On the COVID Wards
I was “activated” to duty on the inpatient COVID surge teams last week. I was worried, not only because it’s been a decade since I’ve been in charge of an inpatient service, but more so because SARS-CoV-2 is a new virus, and COVID19* is a new disease. How do we manage these patients? No one truly knows what works and what doesn’t. There’s no textbooks. There’s a relative handful of research studies, many with messy methods. It’s hard to conduct quality research during a pandemic; As a result, it’s hard to know how to interpret the data.
But my hospital sure as hell is trying. In addition to a bunch of unbelievably expedited clinical trials of our own, our peeps have reviewed and synthesized every damn piece of published research on COVID19 there is, creating an entire online library of concise, practical guidance for docs like me. The days leading up to my first shift were spent reading, reading, reading, as well as attending online orientation ZOOM calls featuring busy slides and loads of logistical details.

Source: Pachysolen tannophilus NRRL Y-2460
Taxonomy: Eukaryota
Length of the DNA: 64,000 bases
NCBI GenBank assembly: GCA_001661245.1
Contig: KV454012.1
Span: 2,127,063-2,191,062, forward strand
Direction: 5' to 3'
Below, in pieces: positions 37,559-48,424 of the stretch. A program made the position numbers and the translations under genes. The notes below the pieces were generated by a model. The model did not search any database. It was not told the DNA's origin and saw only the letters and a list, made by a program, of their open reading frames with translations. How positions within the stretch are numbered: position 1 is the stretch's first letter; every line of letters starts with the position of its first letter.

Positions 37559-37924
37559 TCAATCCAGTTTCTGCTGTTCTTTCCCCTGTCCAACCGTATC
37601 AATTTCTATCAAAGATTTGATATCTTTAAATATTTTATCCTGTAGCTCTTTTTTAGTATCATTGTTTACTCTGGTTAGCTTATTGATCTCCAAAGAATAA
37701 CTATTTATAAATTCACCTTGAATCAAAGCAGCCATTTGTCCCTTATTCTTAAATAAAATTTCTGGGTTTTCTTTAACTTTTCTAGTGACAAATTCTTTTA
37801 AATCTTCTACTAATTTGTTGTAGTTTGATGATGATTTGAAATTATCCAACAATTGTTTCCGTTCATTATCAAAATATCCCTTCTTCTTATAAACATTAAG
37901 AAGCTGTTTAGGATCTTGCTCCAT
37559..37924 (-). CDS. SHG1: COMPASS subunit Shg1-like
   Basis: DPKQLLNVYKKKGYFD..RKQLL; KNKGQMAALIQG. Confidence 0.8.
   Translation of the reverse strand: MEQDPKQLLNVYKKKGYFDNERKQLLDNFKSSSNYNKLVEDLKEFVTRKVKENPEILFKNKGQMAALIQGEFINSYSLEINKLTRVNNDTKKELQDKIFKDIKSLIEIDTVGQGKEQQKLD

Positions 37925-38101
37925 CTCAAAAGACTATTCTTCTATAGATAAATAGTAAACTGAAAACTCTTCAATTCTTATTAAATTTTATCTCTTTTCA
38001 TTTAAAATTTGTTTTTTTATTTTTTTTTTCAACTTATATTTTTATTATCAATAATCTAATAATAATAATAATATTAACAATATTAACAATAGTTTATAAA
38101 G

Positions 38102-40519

The day before I was to start, I went to the hospital to spend the morning orienting to the inpatient electronic medical record and getting familiar with all the work flow craziness. So much has changed, even from last month. There are no visitors allowed to the hospital at all, and to get in, you have to display your ID badge and your daily “COVID PASS”. This is an app on your phone with a short list of symptoms like “Have you had a fever/chills/cough/diarrhea/new congestion that is not allergies/ loss of sense of smell?” every single employee of our sprawling campus has to check “NO” and flash their “CLEARED FOR WORK” screen to the security guards. Then we all get a squirt of house-made hand sanitizer and a clean surgical mask. Because no visitors are allowed, everyone you see is a colleague: A lot a lot of determined-looking people wearing scrubs and Danskos, some with white coats, occasionally suits.